I don’t think so. With five fielders inside the inner circle now, you just have to pierce the gap. The bowler is there to bowl, and she is not going to allow you to hit her for sixes so often. If you use the five-fielder rule tactically, maybe you can develop that game. If the bowler is bowling away from you and keeping five fielders on one side of the field, you have to beat that. We don’t want to set a target which is not possible right now because if you see there is little time. I cannot challenge their technical things now. I just want to use what they have to their advantage and we can do that.
Would you agree that a contract for just three-and-a-half months limits you in your scope of operation?
I don’t have any option. Do I? I have to manage and try and do something they are not used to. They had limited themselves in certain areas. I have challenged that in the camp and they have reacted to that. It’s a good start and I hope it continues. We will be a better team. (For example), you cannot always bowl to your strength. At times you have to let go of your strength. If a leg-spinner is bowling with flight and someone is tackling that, she cannot keep on bowling in that manner. She needs to learn a new ball and implement. This Challenger Trophy has been very good from that aspect.
You have 17 years of playing experience, during which you picked up 626 wickets across three formats. These are big numbers. Which coach influenced you the most?
There are many coaches who played a part. Some were good tactically and some were good technically. I made my first-class debut under Ashok Mankad sir. He was very tactical. He never coached us in the ground. He played with our mind.
He knew how to handle Vinod Kambli, he also knew how to handle Ramesh Powar who was making his debut. Ashok Mankad was a very good man-manager. He could make big names come together. We had seven Test players in the Mumbai team when I made my debut. Motivating them to deliver in a domestic tournament was a striking thing for me. Whoever can manage that kind of dressing room is commendable. During the latter part of my Mumbai career, I was always the head spinner. Working with Pravin Amre and Chandrakant Pandit taught me a lot of things.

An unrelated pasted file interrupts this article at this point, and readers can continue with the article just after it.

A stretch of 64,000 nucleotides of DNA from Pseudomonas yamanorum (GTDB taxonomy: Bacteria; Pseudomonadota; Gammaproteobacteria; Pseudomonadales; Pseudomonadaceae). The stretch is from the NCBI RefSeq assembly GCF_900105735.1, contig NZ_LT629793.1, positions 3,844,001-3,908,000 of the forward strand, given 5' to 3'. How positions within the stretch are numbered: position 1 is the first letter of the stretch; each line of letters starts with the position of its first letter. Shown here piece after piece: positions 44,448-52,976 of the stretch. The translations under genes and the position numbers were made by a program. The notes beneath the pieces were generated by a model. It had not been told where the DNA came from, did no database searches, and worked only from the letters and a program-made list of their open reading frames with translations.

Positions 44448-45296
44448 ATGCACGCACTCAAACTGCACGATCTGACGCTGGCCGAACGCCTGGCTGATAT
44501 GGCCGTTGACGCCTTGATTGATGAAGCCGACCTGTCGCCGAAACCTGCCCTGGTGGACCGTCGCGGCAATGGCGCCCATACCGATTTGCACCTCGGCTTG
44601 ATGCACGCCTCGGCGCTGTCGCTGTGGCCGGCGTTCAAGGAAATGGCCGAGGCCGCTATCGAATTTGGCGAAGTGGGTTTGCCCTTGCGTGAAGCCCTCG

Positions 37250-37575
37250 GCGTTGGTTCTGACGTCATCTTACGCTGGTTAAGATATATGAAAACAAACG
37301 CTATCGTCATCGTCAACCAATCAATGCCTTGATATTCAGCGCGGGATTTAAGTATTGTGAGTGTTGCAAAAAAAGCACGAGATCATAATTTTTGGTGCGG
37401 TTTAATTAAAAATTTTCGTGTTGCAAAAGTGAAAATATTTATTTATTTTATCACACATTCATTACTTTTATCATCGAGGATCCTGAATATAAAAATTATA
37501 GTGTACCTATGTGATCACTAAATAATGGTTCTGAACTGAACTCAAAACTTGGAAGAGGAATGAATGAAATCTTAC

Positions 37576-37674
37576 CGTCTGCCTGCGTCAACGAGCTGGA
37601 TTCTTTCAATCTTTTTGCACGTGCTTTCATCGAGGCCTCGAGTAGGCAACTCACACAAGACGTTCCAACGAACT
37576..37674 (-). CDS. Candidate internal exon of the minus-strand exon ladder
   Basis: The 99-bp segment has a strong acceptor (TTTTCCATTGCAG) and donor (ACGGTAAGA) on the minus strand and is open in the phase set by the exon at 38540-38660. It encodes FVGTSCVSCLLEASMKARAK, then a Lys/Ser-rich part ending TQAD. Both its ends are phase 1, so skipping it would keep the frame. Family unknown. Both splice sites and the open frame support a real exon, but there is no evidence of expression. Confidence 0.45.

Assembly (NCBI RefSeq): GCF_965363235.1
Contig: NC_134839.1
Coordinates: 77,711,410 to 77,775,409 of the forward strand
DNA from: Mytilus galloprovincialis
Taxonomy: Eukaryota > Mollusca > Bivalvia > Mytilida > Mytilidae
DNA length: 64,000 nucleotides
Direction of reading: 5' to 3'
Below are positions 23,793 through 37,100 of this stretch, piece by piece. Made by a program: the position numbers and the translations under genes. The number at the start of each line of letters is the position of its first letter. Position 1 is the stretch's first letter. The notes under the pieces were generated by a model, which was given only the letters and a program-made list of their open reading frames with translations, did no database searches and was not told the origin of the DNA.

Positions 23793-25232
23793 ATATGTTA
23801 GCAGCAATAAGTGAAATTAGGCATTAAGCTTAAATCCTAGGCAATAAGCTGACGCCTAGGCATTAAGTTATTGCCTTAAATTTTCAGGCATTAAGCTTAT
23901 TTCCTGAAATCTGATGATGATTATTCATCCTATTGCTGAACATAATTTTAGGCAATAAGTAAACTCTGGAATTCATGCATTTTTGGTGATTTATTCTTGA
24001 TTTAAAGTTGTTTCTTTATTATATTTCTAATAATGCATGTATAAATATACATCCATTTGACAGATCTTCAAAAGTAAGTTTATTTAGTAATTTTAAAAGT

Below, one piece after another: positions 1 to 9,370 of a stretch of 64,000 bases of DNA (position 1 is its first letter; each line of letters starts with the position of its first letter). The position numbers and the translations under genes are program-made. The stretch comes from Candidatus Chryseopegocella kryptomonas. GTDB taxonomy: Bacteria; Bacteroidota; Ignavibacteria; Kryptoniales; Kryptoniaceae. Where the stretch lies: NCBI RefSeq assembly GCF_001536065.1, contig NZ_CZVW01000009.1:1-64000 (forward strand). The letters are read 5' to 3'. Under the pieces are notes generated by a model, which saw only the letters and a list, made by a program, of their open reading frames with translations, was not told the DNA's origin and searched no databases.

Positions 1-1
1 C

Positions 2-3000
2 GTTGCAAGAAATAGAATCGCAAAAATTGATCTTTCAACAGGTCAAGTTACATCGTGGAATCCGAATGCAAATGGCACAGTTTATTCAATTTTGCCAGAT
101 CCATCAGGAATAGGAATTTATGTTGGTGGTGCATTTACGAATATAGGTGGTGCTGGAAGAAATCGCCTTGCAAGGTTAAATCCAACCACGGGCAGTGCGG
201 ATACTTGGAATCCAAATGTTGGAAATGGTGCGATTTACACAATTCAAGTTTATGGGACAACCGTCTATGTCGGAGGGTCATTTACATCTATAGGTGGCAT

Coaching came naturally to me. I read a lot of things on coaching, but I try and mix practical with book knowledge. I love the job. It’s been good experience for three years.
The Mumbai dressing room is known for its khadoos style of play. What is it that would like to implement from there into this set up?
The winning habit. We never thought about winning championships. If you inculcate the winning habit then championships will come automatically. In the Mumbai dressing room, we only thought about winning convincingly. We should be winning by big margins, not in last over or last ball.
Having played in five seasons of IPL, luckily I have had interactions with Tom Moody, Adam Gilchrist and Mahela Jaywardene. T20 is not just about your strength. It is also about preparing outside the ground. You have to be smart enough to give away one run at times instead of focusing on dot balls because after every two dot balls there is always a chance of the batter going for a big heave. These are the kind of tactical things that I am trying to pass on.
Players like Jemimah Rodrigues and Pooja Vastrakar are the future. How do you make them fearless cricketers because from the outside it looks they are getting defensive in their approach, trying to secure their place in the team?